CHAMPAIGN — Rock and blues master George Thorogood appreciates a great blues song, but he’s not composing them any more.
“Bob Dylan writes them,” he said. “I rock them.”
Thorogood, with his longtime Destroyers — Jeff Simon (drums, percussion), Bill Blough (bass guitar), Jim Suhler (rhythm guitar) and Buddy Leach (saxophone) — has sold more than 15 million albums and released 16 studio albums, six of them gold and two platinum.
He’s performed more than 8,000 live shows.
Thorogood is set to perform at 8 p.m. Wednesday at the Virginia Theatre. It’s part of the Good To Be Bad Tour — 45 Years Of Rock.
Thorogood still puts out albums, including the solo “Party of One,” which got into the Top 10 on Soundscan’s top current blues albums. It was his fastest-selling album in nearly 20 years.
With the Destroyers, the hits include: “Who Do You Love?,” “I Drink Alone,” “One Bourbon, One Scotch, One Beer,” “Move It On Over,” “Get A Haircut” and the signature “Bad To The Bone.”
By the way, the group is donating proceeds from the tour to The Leukemia & Lymphoma Society to help find cures and ensure access to treatments for blood cancer patients. A close family member was diagnosed with leukemia.
Even though he’s not writing songs at this time, “we’re working on a boxed set for Rounders records,” he said.
Thorogood disputes the blues-only reputation.
“I’m a classic rocker now; we cut (recorded) those blues songs a long time ago,” Thorogood said.
He has a very specific definition of the blues.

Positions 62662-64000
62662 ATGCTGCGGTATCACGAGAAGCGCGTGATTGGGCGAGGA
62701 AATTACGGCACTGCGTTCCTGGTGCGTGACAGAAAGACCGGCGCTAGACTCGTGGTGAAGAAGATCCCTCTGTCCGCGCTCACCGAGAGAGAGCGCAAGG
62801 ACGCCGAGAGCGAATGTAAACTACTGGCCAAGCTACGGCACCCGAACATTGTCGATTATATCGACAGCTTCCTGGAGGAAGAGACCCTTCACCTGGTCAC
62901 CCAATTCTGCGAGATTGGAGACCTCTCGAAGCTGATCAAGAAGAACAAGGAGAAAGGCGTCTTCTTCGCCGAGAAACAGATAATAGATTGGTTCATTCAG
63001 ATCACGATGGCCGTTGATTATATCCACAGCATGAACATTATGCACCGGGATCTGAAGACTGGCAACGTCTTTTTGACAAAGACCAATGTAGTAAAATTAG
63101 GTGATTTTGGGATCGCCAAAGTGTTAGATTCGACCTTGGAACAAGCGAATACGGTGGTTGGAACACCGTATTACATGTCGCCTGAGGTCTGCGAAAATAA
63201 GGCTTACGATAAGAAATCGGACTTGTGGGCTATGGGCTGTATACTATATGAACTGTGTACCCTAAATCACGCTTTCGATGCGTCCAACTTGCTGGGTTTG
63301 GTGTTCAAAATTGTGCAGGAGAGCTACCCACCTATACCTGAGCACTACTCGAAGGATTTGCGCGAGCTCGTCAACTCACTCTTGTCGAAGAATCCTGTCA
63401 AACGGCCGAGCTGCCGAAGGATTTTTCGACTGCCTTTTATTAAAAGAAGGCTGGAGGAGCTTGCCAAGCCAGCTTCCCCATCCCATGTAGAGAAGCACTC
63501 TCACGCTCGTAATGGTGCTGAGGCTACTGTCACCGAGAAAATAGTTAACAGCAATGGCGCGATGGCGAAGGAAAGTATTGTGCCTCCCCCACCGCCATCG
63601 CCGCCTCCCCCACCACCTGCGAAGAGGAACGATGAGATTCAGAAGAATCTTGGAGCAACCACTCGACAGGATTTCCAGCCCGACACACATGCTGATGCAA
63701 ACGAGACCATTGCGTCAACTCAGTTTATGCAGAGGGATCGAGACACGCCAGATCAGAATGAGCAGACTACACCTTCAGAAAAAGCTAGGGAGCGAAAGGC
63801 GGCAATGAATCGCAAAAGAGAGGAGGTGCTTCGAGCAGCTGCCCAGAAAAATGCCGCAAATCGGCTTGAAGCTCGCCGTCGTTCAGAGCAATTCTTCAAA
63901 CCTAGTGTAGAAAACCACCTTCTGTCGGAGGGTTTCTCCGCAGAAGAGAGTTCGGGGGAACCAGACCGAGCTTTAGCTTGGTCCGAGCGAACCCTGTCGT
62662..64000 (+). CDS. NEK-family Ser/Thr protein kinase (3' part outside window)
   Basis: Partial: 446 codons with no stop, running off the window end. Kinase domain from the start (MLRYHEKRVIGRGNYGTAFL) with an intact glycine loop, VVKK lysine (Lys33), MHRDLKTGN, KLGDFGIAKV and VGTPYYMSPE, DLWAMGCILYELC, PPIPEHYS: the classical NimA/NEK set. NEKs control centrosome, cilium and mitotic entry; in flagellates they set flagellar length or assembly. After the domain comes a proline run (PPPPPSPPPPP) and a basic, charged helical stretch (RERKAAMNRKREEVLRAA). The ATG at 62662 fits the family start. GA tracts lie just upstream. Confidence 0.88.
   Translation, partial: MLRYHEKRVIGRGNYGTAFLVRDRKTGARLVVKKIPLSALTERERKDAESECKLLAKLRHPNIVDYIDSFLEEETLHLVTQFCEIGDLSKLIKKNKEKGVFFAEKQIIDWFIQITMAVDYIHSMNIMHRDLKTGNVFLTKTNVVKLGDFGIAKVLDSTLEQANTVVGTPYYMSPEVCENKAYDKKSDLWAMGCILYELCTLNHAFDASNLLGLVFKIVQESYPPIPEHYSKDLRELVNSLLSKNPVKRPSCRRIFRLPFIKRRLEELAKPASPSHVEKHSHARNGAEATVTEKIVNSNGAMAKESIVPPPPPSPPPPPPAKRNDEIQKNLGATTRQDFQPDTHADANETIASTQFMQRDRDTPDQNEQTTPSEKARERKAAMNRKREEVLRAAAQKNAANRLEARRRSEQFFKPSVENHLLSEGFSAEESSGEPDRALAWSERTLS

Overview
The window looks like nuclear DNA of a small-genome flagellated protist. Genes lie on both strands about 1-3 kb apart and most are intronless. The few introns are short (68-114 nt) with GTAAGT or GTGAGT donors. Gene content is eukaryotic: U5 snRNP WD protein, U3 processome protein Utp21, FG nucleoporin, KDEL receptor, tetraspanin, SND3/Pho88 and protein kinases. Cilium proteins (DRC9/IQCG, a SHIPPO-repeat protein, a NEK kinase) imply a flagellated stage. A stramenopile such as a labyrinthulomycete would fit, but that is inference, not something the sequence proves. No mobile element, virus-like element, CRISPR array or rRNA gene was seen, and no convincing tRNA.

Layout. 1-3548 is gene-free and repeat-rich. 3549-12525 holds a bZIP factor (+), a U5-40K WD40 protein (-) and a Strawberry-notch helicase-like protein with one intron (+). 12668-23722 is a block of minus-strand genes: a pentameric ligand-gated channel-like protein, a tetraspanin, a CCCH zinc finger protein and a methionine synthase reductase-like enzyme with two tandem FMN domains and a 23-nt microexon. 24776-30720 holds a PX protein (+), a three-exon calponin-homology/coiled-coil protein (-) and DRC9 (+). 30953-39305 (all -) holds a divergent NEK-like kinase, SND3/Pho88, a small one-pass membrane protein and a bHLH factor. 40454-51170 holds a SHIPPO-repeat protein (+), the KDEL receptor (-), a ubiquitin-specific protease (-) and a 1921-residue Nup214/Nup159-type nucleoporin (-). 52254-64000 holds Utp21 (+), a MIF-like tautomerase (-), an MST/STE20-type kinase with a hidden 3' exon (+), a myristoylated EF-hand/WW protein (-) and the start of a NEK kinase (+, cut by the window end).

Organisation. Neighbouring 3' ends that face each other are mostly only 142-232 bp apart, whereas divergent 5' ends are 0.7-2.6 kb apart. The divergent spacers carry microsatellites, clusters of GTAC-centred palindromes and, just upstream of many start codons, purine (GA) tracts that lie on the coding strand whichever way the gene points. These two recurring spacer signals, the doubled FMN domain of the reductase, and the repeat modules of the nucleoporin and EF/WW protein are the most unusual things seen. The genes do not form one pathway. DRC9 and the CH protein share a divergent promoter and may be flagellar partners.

“Anything that’s sad is the blues,” Thorogood said.
By that law, he said, even the Beatles apply, with a Thorogood favorite being the Paul McCartney-penned “Yesterday,” which he described as “about the saddest thing around.”
And Dylan’s “Tangled Up In Blue.”
“Why doesn’t everybody stop writing music now except Bob Dylan?” Thorogood asked. He said the song’s long life is not about nostalgia; his daughter loves that song.
“I’m also thinking about more traditional bluesy songs like Little Walter Jacob’s ‘Roller Coaster’ or, obviously, B.B. King and ‘The Thrill Is Gone," he said.
“Hank Williams is all about the blues,” Thorogood said, from “Your Cheatin’ Heart” to “I’m So Lonesome I Could Cry.”
His whole life was the blues, the rocker added, with Williams dying at 29 from alcoholism and drug addictions.
Another surprising choice: “The greatest song ever is ‘Over The Rainbow,’” which always chokes him up.
Thorogood’s own music? He wants to make people happy. Even his bluesier numbers are often funny.
“If it gets people up and dancing, it’s rock and roll,” Thorogood said. “I’d rather have a full house than a house of fools.”